This hidden history of slavery and servitude is what shapes the continued racism and exclusion that black populations in North Africa contend with today.

Similar cases of unpaid (or poorly paid) work can be found in the domestic sector. Another role often associated with black populations is that of entertainers and performers. For instance, in southern Tunisia, playing music to celebrate weddings and ceremonies has always been considered as ‘black’ work. While offering monetary compensation as well as a sense of honour, prestige and pride for skills that have been transmitted for generations, the segregation of this work also strengthens social categories of division between the ‘white’ people who pay for the service and the black people who provide it. 

To this day, access to socio-economic opportunities remains limited to certain sub-groups, mainly living in the bigger cities. Those who have overcome the significant barriers to education to succeed in their studies often find themselves confronted with direct or indirect racism at job interviews. With a few exceptions, black people remain excluded from key positions in government and public services, are largely invisible in the media and are severely underrepresented in other positions that may be perceived as prestigious, such as lawyers, judges and doctors. 

This has partially improved since the 2011 uprisings thanks to the efforts of civil society organizations and black activists who have been claiming their rightful place in the society. A law criminalizing racial discrimination was finally passed in Tunisia in October 2018 (organic law no.50-2018) thanks to the advocacy of several human rights groups, including Mnemty. Elsewhere in the region, countries are still catching up. In Algeria, although a Law on Preventing and Combating Discrimination and Hate Speech was passed in April 2020, the government has been severely criticized by human rights groups for seemingly aiming to control public speech rather than fight any form of discrimination. In Morocco, a draft law against racial discrimination was presented in 2014 by a political party and re-launched in 2022, but at the time of writing it has yet to see the light. Libya also does not have a law criminalizing racial discrimination, although equality is in theory guaranteed by its Constitution.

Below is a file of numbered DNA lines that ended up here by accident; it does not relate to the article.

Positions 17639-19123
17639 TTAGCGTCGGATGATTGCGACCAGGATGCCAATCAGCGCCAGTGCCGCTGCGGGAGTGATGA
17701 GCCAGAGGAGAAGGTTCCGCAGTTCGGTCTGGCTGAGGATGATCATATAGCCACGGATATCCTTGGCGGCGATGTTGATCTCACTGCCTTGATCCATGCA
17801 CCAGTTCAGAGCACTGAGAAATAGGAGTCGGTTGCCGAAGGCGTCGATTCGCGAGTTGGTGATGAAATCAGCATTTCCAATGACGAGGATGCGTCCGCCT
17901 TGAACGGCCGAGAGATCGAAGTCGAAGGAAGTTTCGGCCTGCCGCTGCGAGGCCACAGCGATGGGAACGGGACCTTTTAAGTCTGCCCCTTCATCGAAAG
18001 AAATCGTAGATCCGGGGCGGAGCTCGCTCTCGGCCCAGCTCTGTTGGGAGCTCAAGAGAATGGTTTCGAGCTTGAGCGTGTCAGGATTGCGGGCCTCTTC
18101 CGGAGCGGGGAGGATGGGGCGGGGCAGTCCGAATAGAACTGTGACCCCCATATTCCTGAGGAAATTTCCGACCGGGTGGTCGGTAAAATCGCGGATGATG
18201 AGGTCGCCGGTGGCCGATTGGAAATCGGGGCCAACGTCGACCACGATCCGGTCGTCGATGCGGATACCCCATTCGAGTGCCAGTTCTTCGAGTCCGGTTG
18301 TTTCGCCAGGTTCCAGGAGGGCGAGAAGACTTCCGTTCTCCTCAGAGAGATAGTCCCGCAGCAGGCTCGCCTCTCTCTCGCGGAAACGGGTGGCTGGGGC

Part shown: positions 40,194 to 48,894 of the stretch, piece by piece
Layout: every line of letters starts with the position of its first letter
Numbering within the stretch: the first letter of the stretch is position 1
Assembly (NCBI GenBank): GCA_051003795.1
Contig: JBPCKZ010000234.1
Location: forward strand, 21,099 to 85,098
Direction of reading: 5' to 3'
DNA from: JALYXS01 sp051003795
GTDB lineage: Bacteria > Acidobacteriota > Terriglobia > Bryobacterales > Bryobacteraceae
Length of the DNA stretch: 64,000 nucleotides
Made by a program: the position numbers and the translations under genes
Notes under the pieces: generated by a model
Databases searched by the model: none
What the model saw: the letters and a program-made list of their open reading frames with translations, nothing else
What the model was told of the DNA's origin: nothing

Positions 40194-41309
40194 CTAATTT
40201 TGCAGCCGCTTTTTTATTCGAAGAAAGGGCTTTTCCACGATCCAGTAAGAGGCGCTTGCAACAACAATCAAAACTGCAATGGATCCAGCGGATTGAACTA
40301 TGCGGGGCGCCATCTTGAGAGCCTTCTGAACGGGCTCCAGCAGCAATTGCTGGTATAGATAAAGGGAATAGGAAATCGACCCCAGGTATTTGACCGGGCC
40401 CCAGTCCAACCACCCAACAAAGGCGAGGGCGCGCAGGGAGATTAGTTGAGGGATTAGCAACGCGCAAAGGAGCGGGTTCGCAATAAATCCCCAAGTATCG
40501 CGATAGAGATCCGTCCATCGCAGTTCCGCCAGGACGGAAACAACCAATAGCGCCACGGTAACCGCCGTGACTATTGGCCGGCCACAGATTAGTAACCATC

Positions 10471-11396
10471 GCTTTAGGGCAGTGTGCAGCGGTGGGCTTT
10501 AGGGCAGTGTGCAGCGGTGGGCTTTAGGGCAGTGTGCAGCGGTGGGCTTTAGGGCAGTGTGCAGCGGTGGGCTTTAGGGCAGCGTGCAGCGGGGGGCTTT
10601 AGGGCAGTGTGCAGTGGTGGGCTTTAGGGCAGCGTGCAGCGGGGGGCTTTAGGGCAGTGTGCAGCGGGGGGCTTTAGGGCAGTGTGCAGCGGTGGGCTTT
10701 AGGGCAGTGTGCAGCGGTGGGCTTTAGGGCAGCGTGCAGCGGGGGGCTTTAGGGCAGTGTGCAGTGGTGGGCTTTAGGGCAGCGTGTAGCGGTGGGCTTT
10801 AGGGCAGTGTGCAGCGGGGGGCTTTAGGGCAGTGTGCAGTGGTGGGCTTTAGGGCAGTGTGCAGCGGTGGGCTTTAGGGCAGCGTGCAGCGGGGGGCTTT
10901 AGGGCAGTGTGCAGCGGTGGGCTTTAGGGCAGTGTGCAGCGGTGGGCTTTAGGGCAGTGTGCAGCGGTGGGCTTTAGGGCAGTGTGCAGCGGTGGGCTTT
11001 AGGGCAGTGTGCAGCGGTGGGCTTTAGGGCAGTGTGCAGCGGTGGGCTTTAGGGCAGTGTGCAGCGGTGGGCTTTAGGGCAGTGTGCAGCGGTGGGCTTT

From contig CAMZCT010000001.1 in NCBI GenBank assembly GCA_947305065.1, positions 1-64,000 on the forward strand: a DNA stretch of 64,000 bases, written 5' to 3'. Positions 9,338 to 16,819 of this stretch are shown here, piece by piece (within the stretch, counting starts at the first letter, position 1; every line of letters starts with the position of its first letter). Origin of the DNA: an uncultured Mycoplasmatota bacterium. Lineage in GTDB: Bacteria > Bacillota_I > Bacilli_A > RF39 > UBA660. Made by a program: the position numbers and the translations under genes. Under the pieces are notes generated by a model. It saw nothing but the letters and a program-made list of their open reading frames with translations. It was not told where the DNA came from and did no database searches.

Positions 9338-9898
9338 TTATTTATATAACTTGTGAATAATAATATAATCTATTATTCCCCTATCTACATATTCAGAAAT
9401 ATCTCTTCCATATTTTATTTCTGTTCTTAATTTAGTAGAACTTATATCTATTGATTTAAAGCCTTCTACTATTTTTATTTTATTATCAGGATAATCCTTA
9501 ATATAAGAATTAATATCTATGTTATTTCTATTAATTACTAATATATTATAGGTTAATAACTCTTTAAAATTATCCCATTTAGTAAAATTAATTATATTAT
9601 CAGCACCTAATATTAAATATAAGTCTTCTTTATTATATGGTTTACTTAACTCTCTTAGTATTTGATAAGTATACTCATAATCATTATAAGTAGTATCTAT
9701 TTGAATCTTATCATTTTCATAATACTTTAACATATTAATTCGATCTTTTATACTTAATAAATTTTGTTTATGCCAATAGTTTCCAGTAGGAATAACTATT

Despite the fact that the right to equality is formally enshrined in law, and racial discrimination has even been directly criminalized in some instances, in practice it remains a widespread societal issue across North Africa. Even when clear legal protections are in place, it is hard to bring cases of indirect discrimination to court or to prove the endemic nature of racial discrimination when it comes to equal opportunities in access to work. What is needed are positive measures that would ensure real equal socio-economic opportunities, as well as human rights education to eradicate conscious and unconscious societal racism, so that black citizens can finally enjoy the same job opportunities as their fellow citizens.

Photo: Hamdane Dali and his daughter Hedia, Djerba, Tunisia. Credit: Slim Kacem / Roots